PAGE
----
There are worse things, but waking up on Christmas Day morning and struggling to get out of bed because of headache, muscle pain and fever is bad enough. Instead of joining the family for opening gifts, you hunker down between the sheets for warmth and think I should have got a flu shot.
Fortunately it’s mid-November, which means there’s still time to get vaccinated before the height of the influenza season possibly hits during the Holidays. But time is running out, health officials warn.
The 2019-20 influenza season officially began on Oct. 1 and runs through next spring. As reported in last Thursday’s edition, flu cases across the U.S. remain low. Also, the Utah Department of Health reports only sporadic cases across the state. But because influenza typically peaks in December and January, it’s highly recommended that people get vaccinated now, health officials say.
Why the urgency? It takes about two weeks for the vaccine to work with the body’s natural defenses to produce antibodies that can ward off infection. Another reason?: Whenever the flu hits the state hard, Tooele County usually isn’t spared, like the 2013-14 flu season during which thousands of county residents got sick.
To get more antibodies built up in the community, the Tooele County Health Department and Tooele County School District combined efforts last month to vaccinate more than 2,000 students. That effort continues with citizens urged to visit their health care provider, pharmacist or the county health department to get vaccinated. The cost for the shot at the health department without insurance is $30.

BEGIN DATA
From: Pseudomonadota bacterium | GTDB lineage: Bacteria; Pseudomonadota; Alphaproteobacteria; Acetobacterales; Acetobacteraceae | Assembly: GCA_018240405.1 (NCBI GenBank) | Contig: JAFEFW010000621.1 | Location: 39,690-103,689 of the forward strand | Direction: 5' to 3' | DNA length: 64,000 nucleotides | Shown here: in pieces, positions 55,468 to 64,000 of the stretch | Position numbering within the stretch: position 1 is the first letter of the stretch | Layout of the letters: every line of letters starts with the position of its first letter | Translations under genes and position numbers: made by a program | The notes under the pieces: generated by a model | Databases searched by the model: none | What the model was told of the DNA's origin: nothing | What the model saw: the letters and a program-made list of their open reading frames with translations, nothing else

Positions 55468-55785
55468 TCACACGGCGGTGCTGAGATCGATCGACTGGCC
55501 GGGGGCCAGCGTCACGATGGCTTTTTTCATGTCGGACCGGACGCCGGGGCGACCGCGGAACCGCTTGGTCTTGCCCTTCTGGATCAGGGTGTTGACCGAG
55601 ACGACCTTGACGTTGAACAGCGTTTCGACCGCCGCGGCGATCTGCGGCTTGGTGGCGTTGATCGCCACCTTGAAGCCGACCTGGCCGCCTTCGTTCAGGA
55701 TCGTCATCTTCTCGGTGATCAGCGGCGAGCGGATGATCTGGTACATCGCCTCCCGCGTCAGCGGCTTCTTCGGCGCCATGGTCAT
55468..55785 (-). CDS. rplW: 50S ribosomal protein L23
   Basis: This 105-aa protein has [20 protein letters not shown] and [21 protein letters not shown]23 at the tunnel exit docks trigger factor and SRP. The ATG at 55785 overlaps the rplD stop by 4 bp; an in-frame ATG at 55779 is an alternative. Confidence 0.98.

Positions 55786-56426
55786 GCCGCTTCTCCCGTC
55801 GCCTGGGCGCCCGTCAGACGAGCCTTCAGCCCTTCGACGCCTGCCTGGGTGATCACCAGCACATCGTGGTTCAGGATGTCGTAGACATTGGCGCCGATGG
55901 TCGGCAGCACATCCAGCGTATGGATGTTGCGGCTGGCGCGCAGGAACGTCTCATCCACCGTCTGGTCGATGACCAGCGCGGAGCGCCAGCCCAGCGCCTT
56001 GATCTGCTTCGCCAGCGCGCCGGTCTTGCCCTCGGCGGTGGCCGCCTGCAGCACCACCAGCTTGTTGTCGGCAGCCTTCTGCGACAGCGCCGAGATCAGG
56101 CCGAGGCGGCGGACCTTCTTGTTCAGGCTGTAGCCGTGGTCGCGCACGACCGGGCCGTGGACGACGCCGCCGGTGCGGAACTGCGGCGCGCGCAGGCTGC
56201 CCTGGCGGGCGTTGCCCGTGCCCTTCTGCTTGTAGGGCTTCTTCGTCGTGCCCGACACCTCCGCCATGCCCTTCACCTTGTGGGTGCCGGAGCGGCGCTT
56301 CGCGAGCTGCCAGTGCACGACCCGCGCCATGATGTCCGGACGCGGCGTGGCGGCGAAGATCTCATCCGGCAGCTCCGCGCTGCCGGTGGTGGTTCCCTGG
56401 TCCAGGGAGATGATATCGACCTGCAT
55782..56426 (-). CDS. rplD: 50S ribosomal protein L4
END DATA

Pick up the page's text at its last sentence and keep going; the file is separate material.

Well known flu symptoms include fever, chills, cough, sore throat, runny or stuffy nose, aches, headaches and fatigue. Children may also experience vomiting and diarrhea. According to the CDC, most infected persons recover in a few days to less than two weeks, but some may develop possibly life-threatening complications like pneumonia.
Diligent hygiene, such as frequent hand washing, and covering one’s nose and mouth while sneezing and coughing, can greatly slow the spread of infection. Also, frequent cleaning of commonly used surfaces, like door handles and computer keyboards, helps to reduce transmission. And those who become ill should stay home from school or work to avoid infecting others.
But getting vaccinated remains the biggest help citizens can do to cut back influenza’s threat. Health officials say the more a community is immunized, the flu’s ability to spread is reduced and helps create a stronger barrier of protection for citizens who cannot get vaccinated or whose lives are at risk if infected.
According to the CDC, unless excluded by a physician, everyone over six months of age should be immunized once a year. That’s how it’s been since the 1930s when the first flu vaccinations were developed in a collaborative effort between the University of Michigan and the U.S. Army.
For more information about the flu and vaccinations, call the county health department at 435-277-2301 or visit tooelehealth.org. Additional information about influenza, prevention, treatment and the 2019-20 influenza season is available on the U.S. Centers for Disease Control and Prevention website at cdc.gov. The Utah Department of Health’s website at health.utah.gov is also an information resource, and tracks flu cases across the state on a weekly basis.